Did you make any New Year’s resolutions? Did you jump into action right away with great intentions, hopes and expectations? What did you intend to do? Lose weight? Start exercising? Eat more healthily? Improve your sleep? You may have had other ideas. If you are still sticking to your resolutions now that it is February, you are among the minority. The majority of the people will have abandoned their resolutions, and don’t even talk about them anymore.
It is not too late to put in place a plan for success on things that really matter. I reviewed several cases of past clients to identify the common factors for success. While there is no magic way, some trends emerged: here’s what worked for many of my clients.
A key difference is not about the resolutions themselves – instead we discovered that success was determined by the preparation. Here’s how we approached the preceding steps.
The Three-Step Approach
A thorough review of the past year to determine resolutions for the New Year supported a higher success rate. We reviewed the previous year’s highlights, low points and unfinished businesses of the previous year. This took between one, two and four sessions. So much happens in a year, it is worth the time to look back. The process of review included looking for common points, themes topics, and interesting patterns – this supported a new level of learning to emerge, and also time to reach a sense of completion, stillness, and of really letting go of the past year.
In step two of the process, we undertook an exercise to discover what might be fun, interesting, sensible and manageable for the incoming year before going on to phase three – selectively choosing some specific areas of focus.
In summary, my three-step approach for success is to:
Review the past year
Brainstorm, using the new learning
Selectively choose new resolutions
Why does this approach work?
Review of the past year helps gives us good information for decision-making and we take the time to evaluate what worked and what didn’t. By formally closing the past year, you make a more effective transition to creating solid ground for future action. The process of review means that resolutions for the incoming year are planned rather than impulsive. Impulses can disappear as suddenly and as whimsically as they appeared.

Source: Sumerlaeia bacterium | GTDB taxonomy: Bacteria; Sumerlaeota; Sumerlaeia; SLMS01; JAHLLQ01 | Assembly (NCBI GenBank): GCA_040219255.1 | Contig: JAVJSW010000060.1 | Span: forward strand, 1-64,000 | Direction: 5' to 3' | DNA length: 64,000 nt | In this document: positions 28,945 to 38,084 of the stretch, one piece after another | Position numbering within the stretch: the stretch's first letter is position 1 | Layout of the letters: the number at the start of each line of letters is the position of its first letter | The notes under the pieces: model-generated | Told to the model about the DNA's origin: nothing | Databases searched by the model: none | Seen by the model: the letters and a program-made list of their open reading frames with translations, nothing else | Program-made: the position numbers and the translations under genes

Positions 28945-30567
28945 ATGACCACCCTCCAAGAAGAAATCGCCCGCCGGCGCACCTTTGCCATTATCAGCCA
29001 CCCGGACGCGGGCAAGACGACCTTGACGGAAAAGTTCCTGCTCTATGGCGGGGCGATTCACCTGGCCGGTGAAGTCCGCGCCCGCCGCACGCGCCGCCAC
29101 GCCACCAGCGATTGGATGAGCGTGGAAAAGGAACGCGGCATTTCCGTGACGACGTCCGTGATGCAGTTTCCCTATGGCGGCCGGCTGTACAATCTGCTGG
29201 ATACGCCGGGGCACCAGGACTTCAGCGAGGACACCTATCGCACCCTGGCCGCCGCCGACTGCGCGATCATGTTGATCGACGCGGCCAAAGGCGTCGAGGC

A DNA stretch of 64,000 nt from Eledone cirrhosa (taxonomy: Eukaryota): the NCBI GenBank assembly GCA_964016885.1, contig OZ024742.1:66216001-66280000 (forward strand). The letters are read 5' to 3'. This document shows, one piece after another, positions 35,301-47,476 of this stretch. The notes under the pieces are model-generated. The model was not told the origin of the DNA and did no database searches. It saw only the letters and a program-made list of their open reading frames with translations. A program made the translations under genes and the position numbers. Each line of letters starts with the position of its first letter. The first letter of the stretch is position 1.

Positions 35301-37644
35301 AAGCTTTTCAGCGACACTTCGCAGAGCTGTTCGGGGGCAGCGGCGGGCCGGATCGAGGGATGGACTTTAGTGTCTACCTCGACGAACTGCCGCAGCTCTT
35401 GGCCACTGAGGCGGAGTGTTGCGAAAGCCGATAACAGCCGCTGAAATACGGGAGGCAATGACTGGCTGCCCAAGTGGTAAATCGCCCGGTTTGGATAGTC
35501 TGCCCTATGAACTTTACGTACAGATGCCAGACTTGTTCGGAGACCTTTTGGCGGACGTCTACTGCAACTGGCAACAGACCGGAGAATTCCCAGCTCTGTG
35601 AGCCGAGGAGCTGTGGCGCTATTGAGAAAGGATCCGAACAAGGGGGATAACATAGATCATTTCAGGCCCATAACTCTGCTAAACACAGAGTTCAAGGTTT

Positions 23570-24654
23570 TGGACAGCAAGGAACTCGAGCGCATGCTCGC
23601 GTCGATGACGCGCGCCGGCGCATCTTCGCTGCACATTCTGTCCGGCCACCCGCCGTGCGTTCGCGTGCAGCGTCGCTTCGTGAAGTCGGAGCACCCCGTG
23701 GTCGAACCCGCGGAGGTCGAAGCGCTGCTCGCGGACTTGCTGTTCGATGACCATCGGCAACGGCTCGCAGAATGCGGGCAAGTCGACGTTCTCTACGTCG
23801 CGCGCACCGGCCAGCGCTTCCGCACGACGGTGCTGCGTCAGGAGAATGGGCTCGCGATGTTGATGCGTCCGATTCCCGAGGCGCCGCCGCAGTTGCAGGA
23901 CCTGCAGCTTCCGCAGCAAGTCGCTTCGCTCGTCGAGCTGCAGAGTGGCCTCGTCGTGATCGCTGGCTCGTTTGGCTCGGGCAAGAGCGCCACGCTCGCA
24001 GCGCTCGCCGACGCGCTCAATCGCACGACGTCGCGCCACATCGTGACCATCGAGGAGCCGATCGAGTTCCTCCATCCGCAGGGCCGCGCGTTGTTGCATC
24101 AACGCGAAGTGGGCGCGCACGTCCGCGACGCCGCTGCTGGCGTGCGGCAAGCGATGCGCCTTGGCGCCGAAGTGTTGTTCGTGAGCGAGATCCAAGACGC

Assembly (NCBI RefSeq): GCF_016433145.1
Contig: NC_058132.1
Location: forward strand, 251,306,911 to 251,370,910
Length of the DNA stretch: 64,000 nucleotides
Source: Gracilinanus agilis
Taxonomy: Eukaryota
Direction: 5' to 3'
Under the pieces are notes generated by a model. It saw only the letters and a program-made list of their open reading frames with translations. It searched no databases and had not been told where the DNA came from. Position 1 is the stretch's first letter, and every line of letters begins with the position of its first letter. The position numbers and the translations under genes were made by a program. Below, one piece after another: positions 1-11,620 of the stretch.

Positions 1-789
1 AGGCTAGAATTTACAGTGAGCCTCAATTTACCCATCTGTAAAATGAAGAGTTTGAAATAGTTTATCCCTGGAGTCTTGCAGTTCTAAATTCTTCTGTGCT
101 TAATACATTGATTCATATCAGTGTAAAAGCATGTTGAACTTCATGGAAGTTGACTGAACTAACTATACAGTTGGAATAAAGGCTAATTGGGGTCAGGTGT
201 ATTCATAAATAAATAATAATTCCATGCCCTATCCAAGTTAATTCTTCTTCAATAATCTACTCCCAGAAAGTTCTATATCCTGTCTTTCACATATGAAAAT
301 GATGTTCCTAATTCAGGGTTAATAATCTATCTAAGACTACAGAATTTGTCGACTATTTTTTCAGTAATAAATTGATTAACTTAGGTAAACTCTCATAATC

The names given are changed, but the resolutions are real examples of clients that emerged using the above three-step approach:
Jo subscribed to a fitness magazine to read on the train while commuting, to support her to make better use of her fitness sessions.
Anthony called a friend he doesn’t get to see often enough to ask him to team up to go walking together.
Peter de-cluttered her bedroom to support better sleeping habits and create a space more conducive to rest.
John is actively looking for a new job that is stress-free and gives him more inner joy.
Marc is ‘speed-dating’ the opportunities for sports near his home, as a grounding for choosing a mix that gives him the fun and flexibility he desires.
Jürgen has signed up to a course about healthy cooking.
Ivan has invited his son to do join him in doing some running and they have signed up to some competitions together.
These resolutions are much more powerful because they are meaningful to the individual and they are based on evaluation of the past.
You can do like-wise. Clear two hours of your time and ask a friend for support, then follow my three-step plan: review, brainstorm, selectively choose a new action for success. When the resolutions are meaningful and based on good information, they are easier to keep. It’s not too late!